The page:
What to Know
The Illinois House continued to debate several bills, approved by the Senate, that will set the new fiscal year's budget
The Senate, which adjourned yesterday, was expected to go back into session Sunday
After a long-awaited deliberation, Illinois lawmakers passed a comprehensive gambling expansion bill Sunday afternoon that will ultimately legalize sports betting across the state and authorize a casino to be built in Chicago.
The state initiative, which has been 15 years in the making, headed over to be signed by Gov. J.B. Pritzker.
"With that guiding principle, together, we just accomplished one of the most ambitious and consequential legislative sessions in this state’s history," Pritzker tweeted Sunday evening.
"I want to express to our legislators my heartfelt gratitude for your commitment, your wise counsel, your willingness to listen, compromise, negotiate, change your minds or change mine, and get this work done," he went on to tweet.
The complex sports gambling bill has been drawing attention from all corners of the political world—calling for slots at O’Hare and Midway airports, along with horse racetracks. College teams however, are said to be exempt and the licensing fees would start in the millions.
The bill would give Chicago a new casino license to be privately owned—the city would get a third of the tax revenue and the rest would be split between the state and the private owner.
In addition, it would also grant a casino license to the south suburbs and Waukegan
The May 31 deadline came and went for the Illinois legislature, but despite the increased vote total needed to pass bills, legislators were still plugging away on several key issues in Springfield.
On the House side, finishing off work on the budget was a top priority this weekend. The Senate passed five different bills on Friday, with the parameters of the budget already having been approved by the House. The remaining four pieces of legislation will need to be approved by the body before they can be sent to Governor J.B. Pritzker for his signature.
Bills to appropriate and spend funds for construction projects were part of the package being considered by the House, and a budget implementation plan is also being considered by the body, according to an email sent out by Senate Democrats on Saturday.
Speaker Madigan issued a statement Saturday evening saying "today, while Democrats and Republicans have used some additional time to build a stronger compromise, the people of Illinois can see the first signs of a state beginning to move in the right direction...We have now passed a bipartisan, balanced budget that invests $375 million more in education, and protects critical services for seniors, women’s health, and families in need. It meets our full pension obligation, and pays down more than $1 billion in old bills."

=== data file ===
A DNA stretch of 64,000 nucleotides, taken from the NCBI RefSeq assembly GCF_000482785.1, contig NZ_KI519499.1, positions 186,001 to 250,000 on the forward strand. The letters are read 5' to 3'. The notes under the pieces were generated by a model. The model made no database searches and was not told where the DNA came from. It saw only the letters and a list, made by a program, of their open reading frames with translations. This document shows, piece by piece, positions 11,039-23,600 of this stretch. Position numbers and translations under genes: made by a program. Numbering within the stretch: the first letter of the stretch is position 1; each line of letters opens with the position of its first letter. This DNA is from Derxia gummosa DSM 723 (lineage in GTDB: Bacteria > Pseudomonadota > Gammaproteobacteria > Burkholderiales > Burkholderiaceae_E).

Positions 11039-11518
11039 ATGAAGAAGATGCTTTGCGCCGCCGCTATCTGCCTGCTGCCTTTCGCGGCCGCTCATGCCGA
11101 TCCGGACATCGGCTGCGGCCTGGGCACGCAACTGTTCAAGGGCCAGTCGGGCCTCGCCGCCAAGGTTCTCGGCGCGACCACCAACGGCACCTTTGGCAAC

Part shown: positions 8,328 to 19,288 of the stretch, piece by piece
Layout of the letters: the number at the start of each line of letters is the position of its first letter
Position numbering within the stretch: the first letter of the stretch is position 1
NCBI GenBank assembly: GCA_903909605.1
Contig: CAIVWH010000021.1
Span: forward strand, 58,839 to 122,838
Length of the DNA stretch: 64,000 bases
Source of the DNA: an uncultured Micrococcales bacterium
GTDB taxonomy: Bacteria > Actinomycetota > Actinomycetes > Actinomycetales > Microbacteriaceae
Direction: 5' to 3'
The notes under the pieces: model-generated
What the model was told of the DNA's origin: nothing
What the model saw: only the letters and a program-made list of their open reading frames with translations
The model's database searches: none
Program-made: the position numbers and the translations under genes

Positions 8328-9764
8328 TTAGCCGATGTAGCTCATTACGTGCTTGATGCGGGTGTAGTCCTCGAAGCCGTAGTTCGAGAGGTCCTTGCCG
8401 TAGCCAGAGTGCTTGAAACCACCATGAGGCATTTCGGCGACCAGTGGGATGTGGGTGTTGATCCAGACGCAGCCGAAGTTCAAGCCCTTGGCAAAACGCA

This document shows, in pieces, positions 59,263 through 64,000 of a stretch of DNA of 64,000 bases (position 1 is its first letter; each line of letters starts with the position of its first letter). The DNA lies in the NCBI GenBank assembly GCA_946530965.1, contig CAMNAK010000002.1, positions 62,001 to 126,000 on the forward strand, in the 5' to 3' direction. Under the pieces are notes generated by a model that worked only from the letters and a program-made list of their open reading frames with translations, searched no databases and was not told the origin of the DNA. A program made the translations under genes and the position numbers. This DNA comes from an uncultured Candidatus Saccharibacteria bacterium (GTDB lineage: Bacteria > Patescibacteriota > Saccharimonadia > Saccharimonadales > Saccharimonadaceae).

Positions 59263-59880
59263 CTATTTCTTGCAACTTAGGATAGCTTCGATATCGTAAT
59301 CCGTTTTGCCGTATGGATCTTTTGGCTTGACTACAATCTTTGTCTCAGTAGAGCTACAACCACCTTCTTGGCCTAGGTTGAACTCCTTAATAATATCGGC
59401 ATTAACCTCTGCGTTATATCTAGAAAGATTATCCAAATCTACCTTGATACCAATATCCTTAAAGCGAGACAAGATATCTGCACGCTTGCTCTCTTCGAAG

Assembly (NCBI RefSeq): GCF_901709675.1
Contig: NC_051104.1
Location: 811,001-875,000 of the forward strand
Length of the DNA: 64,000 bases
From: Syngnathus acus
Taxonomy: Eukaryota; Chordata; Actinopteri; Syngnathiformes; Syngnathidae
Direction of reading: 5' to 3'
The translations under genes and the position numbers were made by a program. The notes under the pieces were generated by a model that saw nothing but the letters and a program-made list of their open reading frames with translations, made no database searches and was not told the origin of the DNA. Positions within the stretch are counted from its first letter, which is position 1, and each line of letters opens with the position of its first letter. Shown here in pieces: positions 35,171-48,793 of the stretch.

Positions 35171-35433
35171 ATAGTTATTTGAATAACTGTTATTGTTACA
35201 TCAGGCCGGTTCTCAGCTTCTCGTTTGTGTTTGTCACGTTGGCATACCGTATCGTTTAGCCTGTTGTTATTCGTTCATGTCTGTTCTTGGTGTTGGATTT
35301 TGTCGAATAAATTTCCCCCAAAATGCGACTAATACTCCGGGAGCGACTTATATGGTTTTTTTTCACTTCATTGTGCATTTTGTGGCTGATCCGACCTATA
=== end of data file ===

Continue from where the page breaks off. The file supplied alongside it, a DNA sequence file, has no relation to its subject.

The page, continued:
The Senate adjourned its session on Friday after completing its work on the budget bill, as well as an abortion rights bill that it approved and sent to Pritzker’s desk, but the body will reconvene on Sunday as the legislature tackles several other issues.
Lawmakers saw some opposition from Chicago Mayor Lori Lightfoot, who initially said she opposed the bill’s language that allows venues like Soldier Field to house gambling facilities.
Lightfoot later issued a statment saying, "“After productive discussions with the Governor, we have agreed to allow a limited amount of betting at sports venues subject to local oversight and control. These enhancements to the gaming proposal will allow us to maximize revenue capabilities of a new casino for the City of Chicago and ensure a good quality of life for our neighborhoods that might otherwise be affected. As such, I urge the passage of SB 690 as amended. We will remain engaged with the Governor as well as Speaker Madigan and President Cullerton to ensure a fair outcome for all of Chicago this session.”
Since the bills were not finalized by May 31, they required a three-fifths majority to pass, but with a supermajority in both houses of the legislature, Democrats expected to pass all pieces of the budget this weekend before concluding their work at the capitol.
Moreover, a vote on a gas tax bill, which would raise funds for construction projects by increasing the tax on fuel in the state of Illinois for the first time in nearly 30 years, was one of the pieces of legislation was also expected to be voted on.